As I recently shared on Instagram, my kids have been having a blast with a new hands on math toy: Geometiles. If you’re not familiar with these blocks, read on, because they are a unique and powerful math tool. While there are endless possibilities for learning, today I’m going to share an introductory lesson we did about tangrams. Using Geometiles blocks and their unique tangram game printables, we learned about polygons, angles and had lots of fun playing with math together.
*Please Note: This post is sponsored by Geometiles. I received a free sample and was compensated for my time. All opinions are my own, however, and I was not required to write a positive review. In addition, some links may be affiliate links. Read our full disclosure policy here.*
What are Tangrams?
First, if you’re unfamiliar with tangrams, let me explain where they come from. A tangram is a Chinese puzzle made by cutting a square into seven different shapes. These shapes include 2 large triangles, 1 medium triangle, 2 small triangles, a square and a parallelogram.
You can then use these 7 shapes to create new polygons or fun pictures and designs.
Plus, use tangrams to explore all kinds of math concepts including congruence, angles, area, perimeter, and more.
What I love most about tangrams is that, while they can be used to explore more advanced Geometry concepts, they are also accessible to the youngest math learners.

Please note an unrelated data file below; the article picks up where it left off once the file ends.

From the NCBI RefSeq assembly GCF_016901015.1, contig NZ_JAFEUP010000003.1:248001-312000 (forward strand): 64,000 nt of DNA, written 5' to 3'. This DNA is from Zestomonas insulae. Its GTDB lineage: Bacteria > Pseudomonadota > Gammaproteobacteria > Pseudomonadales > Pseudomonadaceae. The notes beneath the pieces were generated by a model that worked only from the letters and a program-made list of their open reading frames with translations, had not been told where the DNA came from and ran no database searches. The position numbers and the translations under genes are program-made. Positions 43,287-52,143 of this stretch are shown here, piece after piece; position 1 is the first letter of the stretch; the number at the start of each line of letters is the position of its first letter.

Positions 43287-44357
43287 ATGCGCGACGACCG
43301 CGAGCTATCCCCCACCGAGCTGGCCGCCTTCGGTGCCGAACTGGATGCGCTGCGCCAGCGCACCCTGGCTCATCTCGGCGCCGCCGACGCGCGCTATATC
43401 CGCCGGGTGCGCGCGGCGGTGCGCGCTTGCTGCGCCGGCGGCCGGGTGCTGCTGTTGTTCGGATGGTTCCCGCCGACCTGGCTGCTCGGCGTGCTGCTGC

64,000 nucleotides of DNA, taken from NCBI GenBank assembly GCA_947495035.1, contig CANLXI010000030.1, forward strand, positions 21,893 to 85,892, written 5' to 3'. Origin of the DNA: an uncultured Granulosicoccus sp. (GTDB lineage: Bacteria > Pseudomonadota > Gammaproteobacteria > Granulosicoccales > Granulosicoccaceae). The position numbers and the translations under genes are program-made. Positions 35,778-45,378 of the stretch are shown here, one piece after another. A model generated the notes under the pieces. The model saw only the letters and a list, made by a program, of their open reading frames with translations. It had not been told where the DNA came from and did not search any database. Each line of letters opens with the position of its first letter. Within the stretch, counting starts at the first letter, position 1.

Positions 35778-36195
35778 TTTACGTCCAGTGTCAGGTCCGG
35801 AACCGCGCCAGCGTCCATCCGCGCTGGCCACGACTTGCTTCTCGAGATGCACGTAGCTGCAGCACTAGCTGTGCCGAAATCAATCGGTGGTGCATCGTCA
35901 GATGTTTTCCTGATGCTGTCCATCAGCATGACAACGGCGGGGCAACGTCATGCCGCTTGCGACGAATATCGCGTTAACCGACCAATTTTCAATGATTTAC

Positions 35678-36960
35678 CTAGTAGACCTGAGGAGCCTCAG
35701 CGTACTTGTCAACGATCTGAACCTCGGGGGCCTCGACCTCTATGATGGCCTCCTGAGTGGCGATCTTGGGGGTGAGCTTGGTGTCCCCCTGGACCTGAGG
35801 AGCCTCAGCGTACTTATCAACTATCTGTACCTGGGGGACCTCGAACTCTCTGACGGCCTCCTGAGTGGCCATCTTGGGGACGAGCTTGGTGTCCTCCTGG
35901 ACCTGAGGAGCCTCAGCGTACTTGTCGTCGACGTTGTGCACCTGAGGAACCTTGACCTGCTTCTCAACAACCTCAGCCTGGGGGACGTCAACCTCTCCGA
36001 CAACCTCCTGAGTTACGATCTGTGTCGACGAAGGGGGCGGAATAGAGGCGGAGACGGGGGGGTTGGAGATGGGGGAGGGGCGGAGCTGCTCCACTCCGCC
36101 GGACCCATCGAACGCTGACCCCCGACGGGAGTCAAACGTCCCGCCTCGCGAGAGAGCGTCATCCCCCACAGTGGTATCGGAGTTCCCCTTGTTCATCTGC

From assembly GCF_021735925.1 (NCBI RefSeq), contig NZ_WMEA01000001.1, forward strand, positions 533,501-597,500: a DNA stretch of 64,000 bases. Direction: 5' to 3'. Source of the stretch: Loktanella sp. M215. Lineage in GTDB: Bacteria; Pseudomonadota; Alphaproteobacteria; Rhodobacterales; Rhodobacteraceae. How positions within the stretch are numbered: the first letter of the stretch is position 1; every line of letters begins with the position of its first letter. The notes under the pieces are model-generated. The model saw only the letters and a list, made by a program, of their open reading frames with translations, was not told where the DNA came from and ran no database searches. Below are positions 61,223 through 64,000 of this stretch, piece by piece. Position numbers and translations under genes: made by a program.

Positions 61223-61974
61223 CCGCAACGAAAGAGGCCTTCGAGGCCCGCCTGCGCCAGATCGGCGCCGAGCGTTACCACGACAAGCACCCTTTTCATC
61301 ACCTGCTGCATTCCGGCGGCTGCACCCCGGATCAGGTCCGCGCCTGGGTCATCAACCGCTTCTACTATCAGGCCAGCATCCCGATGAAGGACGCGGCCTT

This is why I chose to explore tangrams with my kids (ages 6, 7 and 8) using our set of Geometiles.
Introducing Tangrams with Children’s Literature:
Before beginning our tangram game with Geometiles, I wanted to introduce my kids to tangrams with some stories.
I love combining children’s literature with our math lessons, especially when it is something all of my kids can enjoy together.
We began by reading two fun books: Three Pigs, One Wolf and Seven Magic Shapes by Grace Maccarone as well as Grandfather Tang’s Story by Ann Tompert. (We have these books, and my kids enjoy them both, but you could probably get them at your local library).
This allowed my kids to see better understand tangrams, as well as some of the many possibilities of shapes and pictures.
Plus, it paved the way for our tangram exploration, as we discussed how to use and manipulate the shapes.
As I was explaining, my son interrupted with, “Oh! And we can put them together to make other shapes!”
Yes! And that’s exactly what we did next.
Unique Tangram Game that Makes Kids Think:
As I mentioned, we completed this tangram challenge using our set of Geometiles.
What I love about this set of building shapes is that it is so much more than a toy.
When we first received them, I allowed my kids to play, build and explore freely. And they did! They built all kinds of three dimensional figures, and really enjoyed the challenge of figuring out how to fit them together.
But what’s especially great for us as parents and educators, is that these sets come with complete workbooks full of hands on, engaging math lessons.
All the hard work is done for you! Simply print out your lessons and begin!
So after they were familiar with their Geometiles, I was ready to incorporate them into our math lesson on Tangrams.
Note: You do have to register on their website to access the learning materials, but this is free and very simple to do.